Image via JustJared

Image via JustJared

I didn’t watch the Superbowl, this year (or…any year) but conversations about Beyoncé’s halftime show caught my eye. On one hand, many felt that Beyoncé’s display of all-women power and sexuality was inspiring and empowering. David Henson even went so far as to call it prophetic (and I agree):

It was a dance of defiance.

For 14 minutes, women were owned by no one. Instead, for those few prophetic and powerful minutes, Beyoncé and the women onstage with her owned the night.

Last night, men, misogyny, objectification, or sexism didn’t win, even though they got most of the airtime.

Rather, last night, thanks to Beyoncé, women owned Super Bowl XLVII.

Others brought up valid criticisms, saying that they did not feel empowered by the performance and questioning what displays of power are allowed in the Super Bowl. Could a woman artist get on stage and display a less overtly sexual type of power? Probably not, and I think we do need to talk about other ways that power can be expressed.

What I can’t stand, however, are people who call themselves feminists or progressives who spent the next day shaming Beyoncé, and I saw plenty of that as I watched the Twitter response pouring in. Many said that Beyoncé objectified herself because of the way she was dressed and the way she danced.

Though I think we need to have a conversation about how few images of women are presented in the music industry, right now, I just want to talk to those progressives.

Women have bodies.

No, women (like men) are bodies.

These bodies were not made for men to conquer, steal, and objectify but for women to be.

Many, if not most women have sex from time to time using our bodies. Often we are sexual with our bodies or we use our bodies to be sexy.

This does not make us objects. Objects don’t have sex.

Men are often seen as more human, as REAL men when they are sexual, while women are accused of objectifying themselves.

But I repeat: Objects don’t have sex.

Objectification does not happen when a woman like Beyoncé decides to use her sexuality to be powerful. Objectification happens when Audi commercials show a teenaged boy kissing a teenaged girl without her permission and displaying that as bravery. Objectification happens when men doing something sexual to a woman is put on the same level as a man driving an awesome car–when women are seen as nothing more than a product to be owned as a mark of manhood (note: women often objectify men and same-sex couples objectify one another. I’m speaking about the context of the Super Bowl and patriarchy, though often the situation is more complicated).

Objectification is something one person does to another person.

Objectification is treating someone as less than human, as if their body is nothing more than a thing to be claimed or conquered or bought.

Beyoncé went on stage last night and showed the world what a talented and powerful woman she was. She sang lyrics about independence and men not being ready or able to handle her body.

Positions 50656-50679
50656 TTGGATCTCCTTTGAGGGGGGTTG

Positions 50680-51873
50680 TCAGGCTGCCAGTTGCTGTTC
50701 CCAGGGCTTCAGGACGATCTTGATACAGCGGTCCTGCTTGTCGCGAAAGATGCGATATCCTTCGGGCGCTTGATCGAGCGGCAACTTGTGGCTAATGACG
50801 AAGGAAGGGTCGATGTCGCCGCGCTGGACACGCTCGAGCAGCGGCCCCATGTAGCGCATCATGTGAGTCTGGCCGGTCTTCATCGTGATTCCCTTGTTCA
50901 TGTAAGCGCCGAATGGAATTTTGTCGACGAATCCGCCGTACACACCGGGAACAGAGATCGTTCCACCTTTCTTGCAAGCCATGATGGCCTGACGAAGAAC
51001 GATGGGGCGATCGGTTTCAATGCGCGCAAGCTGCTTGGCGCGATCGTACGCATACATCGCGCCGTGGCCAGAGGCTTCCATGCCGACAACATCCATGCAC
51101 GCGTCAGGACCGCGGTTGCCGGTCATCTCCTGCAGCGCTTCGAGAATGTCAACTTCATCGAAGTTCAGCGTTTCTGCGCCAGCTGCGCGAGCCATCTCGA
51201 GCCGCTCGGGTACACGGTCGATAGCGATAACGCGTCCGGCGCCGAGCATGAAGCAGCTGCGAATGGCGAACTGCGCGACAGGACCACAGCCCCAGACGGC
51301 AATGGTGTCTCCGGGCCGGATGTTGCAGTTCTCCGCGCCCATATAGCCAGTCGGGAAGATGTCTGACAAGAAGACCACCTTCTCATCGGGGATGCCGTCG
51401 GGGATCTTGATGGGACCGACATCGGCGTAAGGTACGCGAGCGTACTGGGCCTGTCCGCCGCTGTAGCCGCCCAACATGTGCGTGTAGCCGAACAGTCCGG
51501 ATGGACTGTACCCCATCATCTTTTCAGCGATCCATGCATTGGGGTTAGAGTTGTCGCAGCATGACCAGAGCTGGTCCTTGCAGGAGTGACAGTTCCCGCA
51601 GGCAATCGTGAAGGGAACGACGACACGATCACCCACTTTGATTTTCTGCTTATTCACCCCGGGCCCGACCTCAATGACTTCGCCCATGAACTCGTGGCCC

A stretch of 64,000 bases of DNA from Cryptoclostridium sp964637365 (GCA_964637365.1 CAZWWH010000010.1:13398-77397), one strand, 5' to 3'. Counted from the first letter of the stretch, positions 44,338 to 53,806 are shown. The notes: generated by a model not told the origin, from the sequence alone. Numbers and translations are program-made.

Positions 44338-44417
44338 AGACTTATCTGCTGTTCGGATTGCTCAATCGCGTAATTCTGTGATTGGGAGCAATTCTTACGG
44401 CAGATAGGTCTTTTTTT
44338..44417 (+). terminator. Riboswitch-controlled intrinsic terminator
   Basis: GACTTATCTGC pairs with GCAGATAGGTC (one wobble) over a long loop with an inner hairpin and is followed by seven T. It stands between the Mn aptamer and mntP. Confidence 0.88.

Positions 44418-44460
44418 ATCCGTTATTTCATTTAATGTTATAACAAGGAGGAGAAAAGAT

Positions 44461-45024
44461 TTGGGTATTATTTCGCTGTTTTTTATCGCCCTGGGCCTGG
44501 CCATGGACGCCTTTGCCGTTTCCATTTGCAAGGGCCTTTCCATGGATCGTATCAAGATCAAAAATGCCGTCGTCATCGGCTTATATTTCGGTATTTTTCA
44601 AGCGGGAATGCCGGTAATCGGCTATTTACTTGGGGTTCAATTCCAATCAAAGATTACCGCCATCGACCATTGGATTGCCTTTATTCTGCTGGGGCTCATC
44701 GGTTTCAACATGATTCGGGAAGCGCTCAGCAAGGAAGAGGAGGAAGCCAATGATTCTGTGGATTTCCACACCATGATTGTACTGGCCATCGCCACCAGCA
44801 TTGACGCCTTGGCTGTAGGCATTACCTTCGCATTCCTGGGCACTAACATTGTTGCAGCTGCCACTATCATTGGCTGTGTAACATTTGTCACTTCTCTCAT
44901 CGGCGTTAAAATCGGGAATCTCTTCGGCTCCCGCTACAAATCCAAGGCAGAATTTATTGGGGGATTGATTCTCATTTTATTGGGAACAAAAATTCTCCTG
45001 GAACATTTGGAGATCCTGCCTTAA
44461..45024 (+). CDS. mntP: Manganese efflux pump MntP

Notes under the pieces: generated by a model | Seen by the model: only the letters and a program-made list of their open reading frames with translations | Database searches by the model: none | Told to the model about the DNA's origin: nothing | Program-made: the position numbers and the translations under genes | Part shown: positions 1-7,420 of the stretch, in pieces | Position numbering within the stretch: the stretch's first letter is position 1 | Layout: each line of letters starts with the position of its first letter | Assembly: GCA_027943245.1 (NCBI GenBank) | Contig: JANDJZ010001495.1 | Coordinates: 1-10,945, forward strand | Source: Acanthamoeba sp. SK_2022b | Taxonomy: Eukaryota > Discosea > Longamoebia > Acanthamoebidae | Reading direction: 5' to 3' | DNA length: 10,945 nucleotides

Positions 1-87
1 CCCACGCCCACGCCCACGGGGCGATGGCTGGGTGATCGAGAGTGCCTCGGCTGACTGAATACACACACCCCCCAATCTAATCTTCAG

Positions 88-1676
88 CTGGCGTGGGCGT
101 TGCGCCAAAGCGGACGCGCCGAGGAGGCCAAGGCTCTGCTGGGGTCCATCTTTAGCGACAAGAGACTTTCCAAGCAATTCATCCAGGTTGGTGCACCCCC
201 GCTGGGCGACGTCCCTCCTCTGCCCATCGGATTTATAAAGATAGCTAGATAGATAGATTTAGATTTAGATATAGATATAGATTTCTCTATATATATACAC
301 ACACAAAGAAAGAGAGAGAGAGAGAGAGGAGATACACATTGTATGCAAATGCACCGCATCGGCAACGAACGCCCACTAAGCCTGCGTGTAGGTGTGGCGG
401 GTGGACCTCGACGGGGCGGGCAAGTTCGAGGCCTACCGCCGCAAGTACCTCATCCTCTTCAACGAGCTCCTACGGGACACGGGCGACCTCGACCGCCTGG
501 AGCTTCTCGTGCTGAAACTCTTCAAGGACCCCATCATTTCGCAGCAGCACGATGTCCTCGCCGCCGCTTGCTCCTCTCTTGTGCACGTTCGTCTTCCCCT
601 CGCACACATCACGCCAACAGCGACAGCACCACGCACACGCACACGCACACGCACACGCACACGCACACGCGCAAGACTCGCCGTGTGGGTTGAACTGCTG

Did some men ignore her songs about women’s power and independence and choose to see Beyoncé as yet another object that they could conquer in their fantasies? Undoubtedly.

But I fail to see how this was Beyoncé’s fault.

She shouldn’t have been dressed like a Victoria’s Secret model.”

Her dance moves were too sexual and just made men fantasize about her.”

Feminists and progressives, do you not realize how you sound?

I’ll tell you how you sound by quoting a conservative Christian dating book that I am reading for my research project on rape and Christianity:

“If you dress like a piece of meat, you’re going to get thrown on the barbeque.”

You sound like conservative Christian dating books promoting modesty culture and enabling rape culture.

You sound like the same culture that is telling women that dressing immodestly is like waving money around asking for people to steal it. You sound like the authors who tell teenage girls that they lose their value and dignity when they have premarital sex.

I’m done with this idea that every time a woman presents her body to the world, men get to assume “that was for us.” And you’re naive or willfully ignorant if you’re going to try to claim that objectification would not have happened had Beyoncé been more “covered up.” You’re wrong if you think a different outfit would have made a difference in carrying Beyoncé’s message.

The truth there’s nothing a woman can wear under patriarchy that will prevent patriarchal men from trying to control their bodies.

Muslim women are accused of submitting to patriarchy for covering their bodies. Beyoncé is accused of submitting to patriarchy for showing hers. Even as she’s literally singing lyrics about how men wouldn’t even be able to handle her body, men think they can claim it as an object for themselves. To say that her performance is what caused men’s objectification of her is the same talk as modesty culture which says that women must dress a certain way to keep their brothers from stumbling.

Having sex is not what objectifies women. Dressing in a “sexy” way is not what objectifies women. Women are allowed to have sex and perform sexually and be sexual and be sexy. That’s not objectifying. Again, objects don’t have sex.



Losing my purity…ring.

English: A Purity Ring made from sterling silv...

(Photo credit: Wikipedia)

Hi friends! I’m over at Love, Joy, Feminism today talking about purity rings.